As you all know, northern China suffers from a shortage of freshwater. While a big part of its solution to this problem has been to invest in ‘big development’ engineering projects like the South-to-North Water Transfer Project, it has also been making real progress in water conservation and recycling in urban regions like Tianjin. At the same time, the 12th Five Year Plan has signaled the government’s intention to ramp up China’s desalinization capacity. An article in today’s New York Times focuses on China’s growing desalinization industry, and government plans to invest about $31 billion over the next five years. “The latest goal is to quadruple production by 2020, from the current 680,000 cubic meters, or 180 million gallons, a day to as many as three million cubic meters, about 800 million gallons, equivalent to nearly a dozen more 200,000-ton-a-day plants like the one being expanded in Beijiang. ” Demand for freshwater is expected to grow 63% by 2030 in China, “gallon for gallon, more than anywhere else on earth.” The article details some of the progress China has already made in cutting its freshwater consumption:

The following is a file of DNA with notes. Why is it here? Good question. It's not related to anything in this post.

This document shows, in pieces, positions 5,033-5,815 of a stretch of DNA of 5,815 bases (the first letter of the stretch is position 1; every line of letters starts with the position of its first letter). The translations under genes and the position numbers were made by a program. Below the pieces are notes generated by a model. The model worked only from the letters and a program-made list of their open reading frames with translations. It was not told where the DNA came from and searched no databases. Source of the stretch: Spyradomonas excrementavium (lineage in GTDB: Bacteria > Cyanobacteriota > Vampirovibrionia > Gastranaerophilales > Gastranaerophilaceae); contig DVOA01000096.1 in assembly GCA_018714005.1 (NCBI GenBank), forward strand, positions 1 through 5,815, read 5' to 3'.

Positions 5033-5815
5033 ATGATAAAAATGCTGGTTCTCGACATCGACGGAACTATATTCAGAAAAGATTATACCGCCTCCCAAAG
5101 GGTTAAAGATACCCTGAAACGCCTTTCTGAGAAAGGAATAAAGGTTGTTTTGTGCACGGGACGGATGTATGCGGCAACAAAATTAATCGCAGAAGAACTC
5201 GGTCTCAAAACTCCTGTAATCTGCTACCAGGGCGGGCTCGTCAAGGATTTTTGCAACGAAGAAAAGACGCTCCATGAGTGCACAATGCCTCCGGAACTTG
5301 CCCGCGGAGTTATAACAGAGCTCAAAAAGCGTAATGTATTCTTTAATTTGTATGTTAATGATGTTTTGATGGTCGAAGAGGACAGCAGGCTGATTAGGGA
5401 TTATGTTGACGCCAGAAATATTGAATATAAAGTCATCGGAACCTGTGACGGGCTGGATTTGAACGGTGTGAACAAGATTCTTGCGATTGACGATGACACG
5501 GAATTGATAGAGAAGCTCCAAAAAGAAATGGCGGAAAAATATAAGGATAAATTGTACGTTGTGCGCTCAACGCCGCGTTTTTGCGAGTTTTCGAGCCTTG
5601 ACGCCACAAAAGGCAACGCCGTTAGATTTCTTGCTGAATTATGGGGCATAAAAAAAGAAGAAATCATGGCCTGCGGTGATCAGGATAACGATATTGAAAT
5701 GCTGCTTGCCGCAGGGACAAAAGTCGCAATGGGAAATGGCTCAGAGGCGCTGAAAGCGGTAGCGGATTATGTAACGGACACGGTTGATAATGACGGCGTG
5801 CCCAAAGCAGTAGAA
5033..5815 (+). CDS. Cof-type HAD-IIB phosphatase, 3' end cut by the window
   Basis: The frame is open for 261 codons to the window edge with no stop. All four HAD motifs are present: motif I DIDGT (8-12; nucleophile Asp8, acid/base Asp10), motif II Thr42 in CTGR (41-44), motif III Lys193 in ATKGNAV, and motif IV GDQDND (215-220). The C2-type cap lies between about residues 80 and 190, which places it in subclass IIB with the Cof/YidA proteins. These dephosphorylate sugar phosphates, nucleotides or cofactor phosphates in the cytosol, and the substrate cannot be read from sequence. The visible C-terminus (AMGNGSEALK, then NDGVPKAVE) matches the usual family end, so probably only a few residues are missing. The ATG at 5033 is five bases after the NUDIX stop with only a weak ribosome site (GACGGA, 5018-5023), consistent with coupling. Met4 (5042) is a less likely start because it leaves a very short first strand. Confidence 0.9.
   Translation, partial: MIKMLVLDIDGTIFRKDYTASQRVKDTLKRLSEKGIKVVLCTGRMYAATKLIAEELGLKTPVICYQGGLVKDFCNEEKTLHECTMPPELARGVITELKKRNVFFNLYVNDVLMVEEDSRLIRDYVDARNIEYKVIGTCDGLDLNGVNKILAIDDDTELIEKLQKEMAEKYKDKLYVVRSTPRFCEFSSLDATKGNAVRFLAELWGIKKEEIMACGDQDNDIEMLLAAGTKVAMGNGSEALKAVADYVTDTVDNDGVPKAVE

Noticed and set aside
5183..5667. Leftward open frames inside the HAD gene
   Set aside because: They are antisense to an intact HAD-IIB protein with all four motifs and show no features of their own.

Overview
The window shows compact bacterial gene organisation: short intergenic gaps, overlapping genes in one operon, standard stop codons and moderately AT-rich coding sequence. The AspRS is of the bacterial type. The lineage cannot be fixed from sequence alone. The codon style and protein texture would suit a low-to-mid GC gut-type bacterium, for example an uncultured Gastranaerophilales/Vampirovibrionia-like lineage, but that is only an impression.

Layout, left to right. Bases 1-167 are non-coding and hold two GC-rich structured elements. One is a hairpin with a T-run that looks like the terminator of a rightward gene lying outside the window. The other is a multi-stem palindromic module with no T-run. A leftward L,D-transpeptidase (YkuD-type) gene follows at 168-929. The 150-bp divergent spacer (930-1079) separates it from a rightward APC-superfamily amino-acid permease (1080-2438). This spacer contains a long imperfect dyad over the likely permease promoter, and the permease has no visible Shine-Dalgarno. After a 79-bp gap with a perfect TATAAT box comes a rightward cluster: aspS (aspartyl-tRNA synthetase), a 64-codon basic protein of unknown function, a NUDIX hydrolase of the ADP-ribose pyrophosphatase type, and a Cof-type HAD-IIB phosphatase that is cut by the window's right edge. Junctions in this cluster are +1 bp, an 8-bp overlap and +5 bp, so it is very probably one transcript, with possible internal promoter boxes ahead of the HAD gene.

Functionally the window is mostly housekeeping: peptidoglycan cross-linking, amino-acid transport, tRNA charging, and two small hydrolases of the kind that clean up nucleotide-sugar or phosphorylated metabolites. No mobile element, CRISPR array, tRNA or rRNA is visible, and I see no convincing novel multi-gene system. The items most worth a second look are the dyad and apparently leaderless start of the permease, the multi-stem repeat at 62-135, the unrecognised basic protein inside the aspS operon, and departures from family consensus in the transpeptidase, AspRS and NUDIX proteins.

In Tianjin, deemed a model city for water conservation, 90 percent of water used in industry is recycled; 60 percent of farm irrigation systems use water-saving technologies; 148 miles of water-recycling pipes snake beneath the city. Apartments in one 10-square-mile area of town feature two taps, one for drinking water and one for recycled water suitable for other uses.
The article points out that China is investing in importing the most advanced desalinization technology in a bid to become a world leader in the production of fresh water. Many European and US-based companies are partnering with Chinese companies to build new plants up and down the Chinese coast.